Pipeline announcement pleases Vernon politician

The Justin Trudea government agreed to accept Kinder Morgan’s proposal to twin the 63-year-old Trans Mountain pipeline to Burnaby

An already-twinned section of the Trans Mountain pipeline near Jasper.

An already-twinned section of the Trans Mountain pipeline near Jasper.

The green light granted to Kinder Morgan Tuesday has Vernon’s MLA excited for the opportunities ahead.

The Justin Trudeau government agreed to accept Kinder Morgan’s proposal to twin the 63-year-old Trans Mountain pipeline to Burnaby, and rejected Enbridge’s Northern Gateway oil pipeline across northern B.C. to Kitimat.

“It’s a good thing,” said Eric Foster, Vernon-Monashee MLA.

“They’re not going to start laying pipe tomorrow but it’s certainly a move forward. It’s a lot of jobs, some during construction and long term jobs with the refinery.”

Kinder Morgan’s $6.8-billion project would result in a seven-fold increase in tankers running through Vancouver harbour, carrying much more diluted bitumen than in the past.

Trudeau noted it’s the twinning of an existing pipeline that has been in operation since 1953.

In contrast, Northern Gateway would have been an all-new pipeline.

“I don’t think there’s anyone surprised by the Northern Gateway,” said Foster, of the rejection.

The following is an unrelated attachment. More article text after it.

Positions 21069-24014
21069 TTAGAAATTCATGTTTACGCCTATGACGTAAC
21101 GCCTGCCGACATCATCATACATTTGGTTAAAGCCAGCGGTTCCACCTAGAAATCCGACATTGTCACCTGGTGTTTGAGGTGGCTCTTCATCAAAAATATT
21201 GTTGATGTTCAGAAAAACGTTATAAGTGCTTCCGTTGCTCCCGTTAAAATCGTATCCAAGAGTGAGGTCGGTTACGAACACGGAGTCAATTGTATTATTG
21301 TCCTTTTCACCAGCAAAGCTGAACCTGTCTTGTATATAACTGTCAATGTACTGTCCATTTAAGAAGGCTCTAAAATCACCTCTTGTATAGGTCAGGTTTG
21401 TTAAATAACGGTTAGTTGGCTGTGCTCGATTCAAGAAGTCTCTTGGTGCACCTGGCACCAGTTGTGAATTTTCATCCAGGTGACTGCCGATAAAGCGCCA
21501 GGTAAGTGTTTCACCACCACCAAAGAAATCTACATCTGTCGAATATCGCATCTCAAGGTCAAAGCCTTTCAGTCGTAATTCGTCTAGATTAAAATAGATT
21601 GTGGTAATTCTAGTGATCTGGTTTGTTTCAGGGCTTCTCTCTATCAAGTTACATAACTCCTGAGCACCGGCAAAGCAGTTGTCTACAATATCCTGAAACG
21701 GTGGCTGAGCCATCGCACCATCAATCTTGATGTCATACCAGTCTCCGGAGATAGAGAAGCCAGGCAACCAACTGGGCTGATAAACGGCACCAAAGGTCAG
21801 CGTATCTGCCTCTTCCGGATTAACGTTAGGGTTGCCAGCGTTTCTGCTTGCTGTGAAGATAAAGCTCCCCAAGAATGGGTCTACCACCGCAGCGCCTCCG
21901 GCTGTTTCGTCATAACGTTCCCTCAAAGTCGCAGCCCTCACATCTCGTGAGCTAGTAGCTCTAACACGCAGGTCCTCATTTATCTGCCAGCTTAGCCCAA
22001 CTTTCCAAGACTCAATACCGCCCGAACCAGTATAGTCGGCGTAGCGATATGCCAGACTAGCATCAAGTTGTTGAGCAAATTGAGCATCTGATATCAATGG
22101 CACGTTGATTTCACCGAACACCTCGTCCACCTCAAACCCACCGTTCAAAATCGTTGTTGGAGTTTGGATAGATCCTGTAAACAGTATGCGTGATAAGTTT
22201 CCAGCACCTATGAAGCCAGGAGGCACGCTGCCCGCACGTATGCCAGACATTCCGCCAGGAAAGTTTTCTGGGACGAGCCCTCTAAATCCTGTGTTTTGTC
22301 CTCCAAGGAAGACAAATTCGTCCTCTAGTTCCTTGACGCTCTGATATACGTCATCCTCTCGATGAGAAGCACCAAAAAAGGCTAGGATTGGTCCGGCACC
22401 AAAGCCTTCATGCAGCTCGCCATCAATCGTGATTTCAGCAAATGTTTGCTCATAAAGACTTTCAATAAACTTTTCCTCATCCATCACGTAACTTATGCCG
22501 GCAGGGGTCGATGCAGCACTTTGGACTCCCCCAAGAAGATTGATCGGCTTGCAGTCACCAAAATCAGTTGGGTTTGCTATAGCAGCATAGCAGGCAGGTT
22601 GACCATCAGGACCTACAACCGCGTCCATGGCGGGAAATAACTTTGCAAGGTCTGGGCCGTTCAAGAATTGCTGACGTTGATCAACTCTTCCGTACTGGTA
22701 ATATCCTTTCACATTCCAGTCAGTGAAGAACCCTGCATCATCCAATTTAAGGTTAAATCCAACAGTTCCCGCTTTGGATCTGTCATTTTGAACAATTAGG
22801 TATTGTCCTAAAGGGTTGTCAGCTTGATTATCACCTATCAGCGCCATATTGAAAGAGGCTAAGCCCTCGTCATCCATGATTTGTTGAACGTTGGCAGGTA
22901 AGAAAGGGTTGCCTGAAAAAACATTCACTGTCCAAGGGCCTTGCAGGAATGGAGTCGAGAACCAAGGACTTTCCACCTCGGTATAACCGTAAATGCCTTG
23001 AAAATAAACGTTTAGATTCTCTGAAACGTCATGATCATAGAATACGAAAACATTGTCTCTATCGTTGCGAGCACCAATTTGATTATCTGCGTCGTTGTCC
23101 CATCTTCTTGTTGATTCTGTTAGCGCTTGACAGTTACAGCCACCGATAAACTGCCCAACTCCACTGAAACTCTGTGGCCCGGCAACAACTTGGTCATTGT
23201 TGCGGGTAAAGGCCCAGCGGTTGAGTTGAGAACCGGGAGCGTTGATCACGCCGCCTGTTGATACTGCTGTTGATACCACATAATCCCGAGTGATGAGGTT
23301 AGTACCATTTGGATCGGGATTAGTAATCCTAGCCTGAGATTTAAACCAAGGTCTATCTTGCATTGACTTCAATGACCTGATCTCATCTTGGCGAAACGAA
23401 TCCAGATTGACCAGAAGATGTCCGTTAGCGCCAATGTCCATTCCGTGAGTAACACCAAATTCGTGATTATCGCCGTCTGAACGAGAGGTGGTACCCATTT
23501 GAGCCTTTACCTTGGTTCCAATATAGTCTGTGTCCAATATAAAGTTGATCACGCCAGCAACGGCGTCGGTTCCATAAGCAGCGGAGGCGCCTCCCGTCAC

It’s the final nail in the coffin for the Enbridge project, that was widely considered dead in the face of widespread opposition from northwestern B.C. First Nations as well as the B.C. government.

Trudeau said the Great Bear Rainforest is no place for a pipeline and the Douglas Channel is no place for oil tanker traffic.

But the Kinder Morgan approval has left a crude taste in the mouths of some. Just over a week ago about 70 people protested against Kinder Morgan’s pipeline plans at the Vernon Recreation Complex.

Environmental groups aim to block any new pipeline to keep Alberta oil from being burned and contributing to climate change, and they were quick to slam the decision, calling it a “betrayal of promises.”

“Canadians – and especially British Columbians have said loud and clear that we don’t want this reckless pipeline coming anywhere near the Pacific coast,” Peter McCartney, Wilderness Committee climate campaigner, said in a statement. “To ignore the deeply held views of the vast majority of people who live on this coast is outrageous.”

Trudeau defends his decision.

“If I thought this project was unsafe for the B.C. coast I would reject it. This is a decision based on rigorous debate, on science and on evidence. We have not been and will not be swayed by political arguments, be they local, regional or national.”

– with files from Black Press reporter Jeff Nagel